Psychopharmacogenomic testing (AKA "Genomic Testing") is a new tool that has been available to clinicians during the last few years. Armed with patient genetic information, clinicians can more quickly identify effective therapies, thus limiting the prolonged suffering and economic burden place upon many patients with chronic illness. This includes patients with treatment resistant depression, bipolar disorder, anxiety and attention deficit disorder (ADD).
Patients who are treated for depression improve with treatment. However, there is a subset of them that are less depressed but still not able to function as well as they are expected. They feel better but are not well.
Wellness is a concept that is often times elusive. In my experience, this obstacle can most often be due to an anxiety disorder that has not been treated or has not been diagnosed.
1. Major Depressive Disorder: There are various depression scales that are available that have screening questions for depression. These include HAM-D, MADRS, Beck Depression Inventory, Zung, etc.
However, I ask my screening questions in a way that is more conversational so as to continue a dialogue rather than a formal Q&A type of interview.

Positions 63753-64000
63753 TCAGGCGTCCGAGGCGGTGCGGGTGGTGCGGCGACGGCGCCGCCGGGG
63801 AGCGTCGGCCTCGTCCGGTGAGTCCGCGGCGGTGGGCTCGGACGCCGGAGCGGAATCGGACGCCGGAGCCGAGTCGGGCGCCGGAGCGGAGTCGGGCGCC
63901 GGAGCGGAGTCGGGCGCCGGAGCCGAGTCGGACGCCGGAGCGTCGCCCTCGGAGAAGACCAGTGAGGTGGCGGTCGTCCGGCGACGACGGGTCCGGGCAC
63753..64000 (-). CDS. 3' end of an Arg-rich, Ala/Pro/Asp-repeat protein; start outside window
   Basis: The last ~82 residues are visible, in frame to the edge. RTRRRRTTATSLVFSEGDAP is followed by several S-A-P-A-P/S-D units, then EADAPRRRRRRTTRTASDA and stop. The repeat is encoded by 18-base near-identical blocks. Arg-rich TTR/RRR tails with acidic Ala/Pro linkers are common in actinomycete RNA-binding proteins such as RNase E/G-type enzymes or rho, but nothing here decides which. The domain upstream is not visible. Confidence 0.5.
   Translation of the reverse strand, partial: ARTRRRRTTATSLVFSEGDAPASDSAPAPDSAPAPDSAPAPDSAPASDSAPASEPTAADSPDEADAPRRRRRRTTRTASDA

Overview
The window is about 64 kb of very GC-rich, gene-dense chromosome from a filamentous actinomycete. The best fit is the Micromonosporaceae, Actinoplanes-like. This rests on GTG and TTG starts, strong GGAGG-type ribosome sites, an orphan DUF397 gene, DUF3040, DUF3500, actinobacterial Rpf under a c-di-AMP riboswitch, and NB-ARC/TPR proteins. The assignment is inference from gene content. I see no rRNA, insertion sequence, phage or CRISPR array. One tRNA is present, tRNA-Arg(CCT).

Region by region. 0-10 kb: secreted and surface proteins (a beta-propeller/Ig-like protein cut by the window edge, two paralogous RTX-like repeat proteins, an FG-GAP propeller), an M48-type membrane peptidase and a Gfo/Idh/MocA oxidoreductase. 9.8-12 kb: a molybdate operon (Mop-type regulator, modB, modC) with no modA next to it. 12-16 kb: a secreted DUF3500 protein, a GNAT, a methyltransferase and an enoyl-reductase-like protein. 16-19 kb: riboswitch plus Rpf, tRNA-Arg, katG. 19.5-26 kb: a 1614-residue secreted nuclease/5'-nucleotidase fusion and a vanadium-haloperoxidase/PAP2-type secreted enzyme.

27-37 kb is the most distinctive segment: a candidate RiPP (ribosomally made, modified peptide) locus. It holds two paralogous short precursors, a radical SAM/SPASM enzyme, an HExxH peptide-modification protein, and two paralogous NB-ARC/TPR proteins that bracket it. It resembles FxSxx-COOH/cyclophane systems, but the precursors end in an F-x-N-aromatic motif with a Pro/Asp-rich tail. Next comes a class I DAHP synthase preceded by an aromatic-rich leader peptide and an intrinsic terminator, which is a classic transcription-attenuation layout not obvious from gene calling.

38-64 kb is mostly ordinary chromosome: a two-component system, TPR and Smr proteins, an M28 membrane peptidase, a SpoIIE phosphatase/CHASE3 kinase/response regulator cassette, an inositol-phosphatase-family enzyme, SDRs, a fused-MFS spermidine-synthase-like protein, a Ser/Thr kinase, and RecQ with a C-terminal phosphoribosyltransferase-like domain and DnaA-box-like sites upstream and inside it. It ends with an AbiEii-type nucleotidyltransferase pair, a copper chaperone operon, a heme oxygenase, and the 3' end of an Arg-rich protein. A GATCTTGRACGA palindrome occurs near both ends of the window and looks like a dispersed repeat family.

Key questions should query about level of energy/motivation, irritability or tearfulness, sleep and appetite changes, social withdrawal towards friends and family, feelings of hopelessness and worthlessness, suicidal thoughts or suicide attempts.
Patients with Treatment Resistant Depression (TRD) have more than one disease state at a time. TRD is defined as a depression that has not improved with 3 or more psychotropic medications including antidepressants, mood stabilizers, stimulants or second generation antipsychotics.
This is probably makes up 50% of the treatment process. The patient has to WANT to change for the better. Change takes time, effort, commitment and patience. These attributes will be tested during the sometimes long and arduous process of treatment.
I always refer my patients to a good psychotherapist to help with this process. A good therapist will be able to help with non-medications issues related to the patients psychological functioning. There might be issues that get in the way especially with relationships with others and themselves. Some common issues deal with accepting the illness, accepting treatment with medications, control issues, maladaptive behaviors, to name a few.
I’ve come to refine my treatment approach to my patients in the last 30 years. I’ve been blessed with the ability to successfully treat most of them who have very complex multiple co-occuring disease states. I am calling this treatment method “The Jesalva Algorithm.”
Dr Jesalva is a psychiatrist. He is in private practice in Thousand Oaks, CA since 1989. He successfully treats very challenging patients with varying co-occurring disorders with medications.